ATHENS - Greece votes Sunday in a snap general election that could bring the radical left Syriza party to power and pose the most severe challenge yet to austerity policies in struggling eurozone countries.
Electing Syriza and their 40-year-old leader Alexis Tsipras would represent a leap into the unknown, but many Greeks appear prepared to take a chance after years of hardship.
Tsipras wants to renegotiate Greece's massive 318 billion euro (S$479 billion) debt and end the wage cuts and public spending reductions linked to an international bailout.
The possibility of a Syriza victory has sparked fears Greece could default on its debt repayments and quit the group of 19 countries using the single European currency in a so-called "Grexit".
Syriza lead the incumbent conservative New Democracy party of Prime Minister Antonis Samaras by at least four points heading into the election, according to the latest estimations.
Polling stations open at 0500 GMT and close at 1700 GMT, with the results from exit polls expected immediately after voting ends. Around 9.8 million Greeks are eligible to vote.
Tsipras has pledged to restore "dignity" to Greece and confront the so-called troika - the European Union, International Monetary Fund (IMF) and European Central Bank (ECB) - which imposed the conditions linked to a 240-billion-euro bailout deal.
The Syriza leader says Greece has been put in an "unsustainable" position, forced to make spiralling debt repayments while the economy shrinks.
The IMF, meanwhile, has warned Greece that failure to repay its debts will carry "consequences".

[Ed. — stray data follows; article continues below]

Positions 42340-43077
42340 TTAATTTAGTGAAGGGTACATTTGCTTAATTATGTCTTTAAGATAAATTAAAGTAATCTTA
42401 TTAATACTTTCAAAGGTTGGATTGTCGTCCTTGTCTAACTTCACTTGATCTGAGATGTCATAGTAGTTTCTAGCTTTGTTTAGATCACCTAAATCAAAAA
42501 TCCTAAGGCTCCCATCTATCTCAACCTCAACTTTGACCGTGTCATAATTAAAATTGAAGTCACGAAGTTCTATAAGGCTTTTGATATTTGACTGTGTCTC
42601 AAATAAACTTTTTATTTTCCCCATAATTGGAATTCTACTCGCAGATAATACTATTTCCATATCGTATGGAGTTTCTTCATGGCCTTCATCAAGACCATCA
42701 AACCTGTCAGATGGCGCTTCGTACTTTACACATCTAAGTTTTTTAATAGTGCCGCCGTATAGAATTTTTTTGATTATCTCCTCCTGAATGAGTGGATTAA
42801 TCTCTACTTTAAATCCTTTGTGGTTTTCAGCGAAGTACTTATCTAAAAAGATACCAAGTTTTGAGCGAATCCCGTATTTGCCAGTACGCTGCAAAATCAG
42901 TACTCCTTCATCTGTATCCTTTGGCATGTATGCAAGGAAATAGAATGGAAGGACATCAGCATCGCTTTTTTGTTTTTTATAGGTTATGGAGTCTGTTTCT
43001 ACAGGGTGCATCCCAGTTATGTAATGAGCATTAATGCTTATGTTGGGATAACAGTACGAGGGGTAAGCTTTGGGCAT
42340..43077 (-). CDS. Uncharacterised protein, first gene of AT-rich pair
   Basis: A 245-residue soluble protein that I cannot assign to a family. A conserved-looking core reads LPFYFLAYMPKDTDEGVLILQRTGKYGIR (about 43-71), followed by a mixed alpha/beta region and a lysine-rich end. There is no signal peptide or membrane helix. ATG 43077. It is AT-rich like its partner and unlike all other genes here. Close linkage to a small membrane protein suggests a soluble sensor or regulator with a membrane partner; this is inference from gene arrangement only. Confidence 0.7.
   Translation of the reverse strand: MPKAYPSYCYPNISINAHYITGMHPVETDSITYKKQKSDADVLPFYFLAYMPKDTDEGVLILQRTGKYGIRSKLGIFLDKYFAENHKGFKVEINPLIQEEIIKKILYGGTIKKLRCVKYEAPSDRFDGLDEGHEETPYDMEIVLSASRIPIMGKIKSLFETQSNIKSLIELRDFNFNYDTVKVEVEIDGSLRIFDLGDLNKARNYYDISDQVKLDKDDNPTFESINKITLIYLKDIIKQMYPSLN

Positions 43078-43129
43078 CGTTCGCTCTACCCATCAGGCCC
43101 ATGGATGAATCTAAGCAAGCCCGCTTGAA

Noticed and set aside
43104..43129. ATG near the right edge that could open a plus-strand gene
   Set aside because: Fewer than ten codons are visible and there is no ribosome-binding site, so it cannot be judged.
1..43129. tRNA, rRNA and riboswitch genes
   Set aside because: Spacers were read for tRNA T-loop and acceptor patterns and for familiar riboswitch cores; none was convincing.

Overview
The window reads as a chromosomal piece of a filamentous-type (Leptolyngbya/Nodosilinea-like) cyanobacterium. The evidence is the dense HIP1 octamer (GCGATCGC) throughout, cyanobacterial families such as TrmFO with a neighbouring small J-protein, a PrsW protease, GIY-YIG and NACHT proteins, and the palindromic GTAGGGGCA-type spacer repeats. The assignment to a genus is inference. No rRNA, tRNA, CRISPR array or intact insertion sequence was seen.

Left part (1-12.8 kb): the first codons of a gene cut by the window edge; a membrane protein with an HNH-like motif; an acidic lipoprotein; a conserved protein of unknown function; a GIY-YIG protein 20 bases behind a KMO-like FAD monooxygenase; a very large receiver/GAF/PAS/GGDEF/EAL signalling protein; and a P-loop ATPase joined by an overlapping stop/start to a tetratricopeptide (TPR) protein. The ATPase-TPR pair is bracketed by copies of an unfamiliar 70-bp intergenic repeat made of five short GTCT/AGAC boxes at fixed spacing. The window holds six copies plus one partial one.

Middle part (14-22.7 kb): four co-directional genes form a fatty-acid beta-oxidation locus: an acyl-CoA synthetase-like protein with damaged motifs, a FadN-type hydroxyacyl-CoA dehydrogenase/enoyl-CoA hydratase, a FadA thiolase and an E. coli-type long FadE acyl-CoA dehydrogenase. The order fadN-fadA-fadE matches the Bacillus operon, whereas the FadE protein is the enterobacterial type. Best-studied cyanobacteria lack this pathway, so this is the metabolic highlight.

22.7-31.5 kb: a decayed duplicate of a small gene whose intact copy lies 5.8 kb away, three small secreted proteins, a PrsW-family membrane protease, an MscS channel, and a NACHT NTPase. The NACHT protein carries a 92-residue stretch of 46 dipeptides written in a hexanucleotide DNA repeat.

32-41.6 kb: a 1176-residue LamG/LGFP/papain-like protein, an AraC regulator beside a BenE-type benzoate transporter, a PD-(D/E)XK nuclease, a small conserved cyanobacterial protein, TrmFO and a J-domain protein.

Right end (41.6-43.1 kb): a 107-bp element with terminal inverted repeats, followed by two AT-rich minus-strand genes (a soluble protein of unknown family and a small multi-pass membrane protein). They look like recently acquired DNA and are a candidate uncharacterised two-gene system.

German Chancellor Angela Merkel, who is seen as being behind the EU's austerity drive, said she hoped Greece would remain in the eurozone.
"I want Greece, despite the difficulties, to remain part of our story," she said Friday.
Greece, the host nation of the 2004 Summer Olympics, has seen a rapid economic decline since the eurozone crisis began, pushing unemployment up beyond 25 per cent.
Syriza confident of victory
Samaras argues it would be disastrous if voters bring Syriza to power just as the fiscal reforms he has supported could be about to bear fruit.
The 63-year-old Harvard-educated prime minister came to power after back-to-back elections in 2012 that routed the once-mighty Pasok socialist party.
Samaras initially argued for an easing of the terms of the bailout, but once in office he agreed to implement the deep cuts demanded by creditors.
He took a gamble last December by attempting to push forward a presidential election, but when lawmakers failed to agree on a candidate he was forced to call parliamentary elections.
Tsipras, a middle-class boy from Athens who trained as a civil engineer, says Syriza wants to smash the "oligarchy" that has traditionally dominated Greek politics and the media.
A Syriza official told AFP on Saturday the party was confident of victory. If it fails to gain the 151 parliamentary seats needed for an absolute majority it believes it would have little difficulty in forming a coalition government, the official said.
"Polls show we are five to 10 points ahead of New Democracy. What remains to be seen is whether we will have a clear majority," he added.
A likely coalition partner is To Potami (The River), a pro-European party founded last year by high-profile investigative journalist Stavros Theodorakis, which is polling at around six per cent.
Tsipras has said he wants to reach a new settlement on the debt with the ECB by July, and intends to slash the amount by half.
Evdokia Kasoli, a pensioner in central Athens, expressed doubts on Saturday over whether Syriza would be able to keep their pledges.
"Tsipras is presentable, personable and a sweet-talker. But what can he achieve in the situation we're now in?," she said.
A victory for Syriza could pave the way for other anti-austerity parties to break through in Europe. The leader of Spain's radical Podemos movement, Pablo Iglesias, appeared with Tsipras at his final campaign rally in Athens on Thursday.